In this study, the potential of NIR spectroscopy coupled with a deep learning method to classify the maturity levels of fresh tobacco leaves was investigated. NIR spectroscopy is a useful tool to determine the internal and external qualities of tobacco leaves precisely and nondestructively. A simple 1D CNN-based classification method with two convolutional layer structures was designed to establish a discriminant model for the spectroscopic data of fresh tobacco leaves. Results of experimental analysis indicated that the CNN models yielded high discriminant accuracies of 96.18%, 95.2%, and 97.31% for the upper, middle, and lower leaf data sets, respectively, superior to those of the KNN, BPNN, SVM, and ELM models. The CNN method, which has a strong feature extraction and learning ability, has a beneficial effect on the classification accuracy. Thus, CNN is a promising alternative to traditional methods for maturity level classification of tobacco leaves based on NIR spectroscopy. The developed technique can provide discriminant results without sample preparation procedures, which can significantly help growers in terms of decisions regarding the proper harvest time in the field. Further studies should be carried out before the application on tobacco leaves harvested from a complex agricultural environment.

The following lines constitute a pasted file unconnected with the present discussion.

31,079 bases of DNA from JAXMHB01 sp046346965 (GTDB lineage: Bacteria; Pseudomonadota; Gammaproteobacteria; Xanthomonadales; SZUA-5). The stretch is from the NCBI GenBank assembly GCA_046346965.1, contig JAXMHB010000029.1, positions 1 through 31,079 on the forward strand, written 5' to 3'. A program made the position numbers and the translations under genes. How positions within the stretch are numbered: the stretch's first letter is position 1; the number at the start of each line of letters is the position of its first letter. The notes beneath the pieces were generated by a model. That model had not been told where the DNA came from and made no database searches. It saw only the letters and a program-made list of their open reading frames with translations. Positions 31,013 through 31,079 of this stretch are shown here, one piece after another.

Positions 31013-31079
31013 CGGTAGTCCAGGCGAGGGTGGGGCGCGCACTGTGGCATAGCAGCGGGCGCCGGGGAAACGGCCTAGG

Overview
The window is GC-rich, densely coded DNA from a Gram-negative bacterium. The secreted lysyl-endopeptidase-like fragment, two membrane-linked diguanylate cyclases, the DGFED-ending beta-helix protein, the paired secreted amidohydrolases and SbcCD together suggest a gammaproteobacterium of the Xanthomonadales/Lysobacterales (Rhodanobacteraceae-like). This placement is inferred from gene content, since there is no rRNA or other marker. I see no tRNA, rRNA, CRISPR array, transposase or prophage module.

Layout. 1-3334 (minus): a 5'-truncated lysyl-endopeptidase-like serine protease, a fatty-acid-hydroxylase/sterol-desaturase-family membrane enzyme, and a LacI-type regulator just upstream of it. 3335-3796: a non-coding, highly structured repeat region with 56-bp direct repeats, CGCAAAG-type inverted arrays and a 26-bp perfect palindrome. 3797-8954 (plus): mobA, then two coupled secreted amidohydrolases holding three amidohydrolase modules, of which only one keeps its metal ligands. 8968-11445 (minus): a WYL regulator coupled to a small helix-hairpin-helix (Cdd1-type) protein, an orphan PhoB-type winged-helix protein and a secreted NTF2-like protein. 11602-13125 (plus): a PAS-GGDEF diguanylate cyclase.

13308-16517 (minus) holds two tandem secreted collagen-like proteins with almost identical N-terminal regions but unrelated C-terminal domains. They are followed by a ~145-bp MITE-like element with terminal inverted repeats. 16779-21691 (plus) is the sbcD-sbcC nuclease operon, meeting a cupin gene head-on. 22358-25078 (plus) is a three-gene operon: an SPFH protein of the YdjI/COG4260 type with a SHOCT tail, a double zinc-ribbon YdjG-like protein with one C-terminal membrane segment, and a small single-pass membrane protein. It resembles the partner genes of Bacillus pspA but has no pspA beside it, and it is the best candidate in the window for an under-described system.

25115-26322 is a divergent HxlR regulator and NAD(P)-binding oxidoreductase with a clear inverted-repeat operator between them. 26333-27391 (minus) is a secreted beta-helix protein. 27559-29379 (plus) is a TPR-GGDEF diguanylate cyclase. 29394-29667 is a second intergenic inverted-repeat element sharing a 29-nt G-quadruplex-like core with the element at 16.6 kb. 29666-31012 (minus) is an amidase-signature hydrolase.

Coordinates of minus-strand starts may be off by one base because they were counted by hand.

Data Availability

The spectral data used to support the findings of this study are currently under embargo, while the research findings are commercialized. Access to data is restricted because of commercial confidentiality. Requests for data, 12 months after publication of this article, will be considered by the corresponding author.

Conflicts of Interest

The authors declare there are no conflicts of interest.

Acknowledgments

This work was financially supported by the Science and Technology Project of Yunnan Tobacco Company (Grant no. 2019530000241019) and the Science and Technology Fund of Guizhou Province (Grant no. [2019]1070).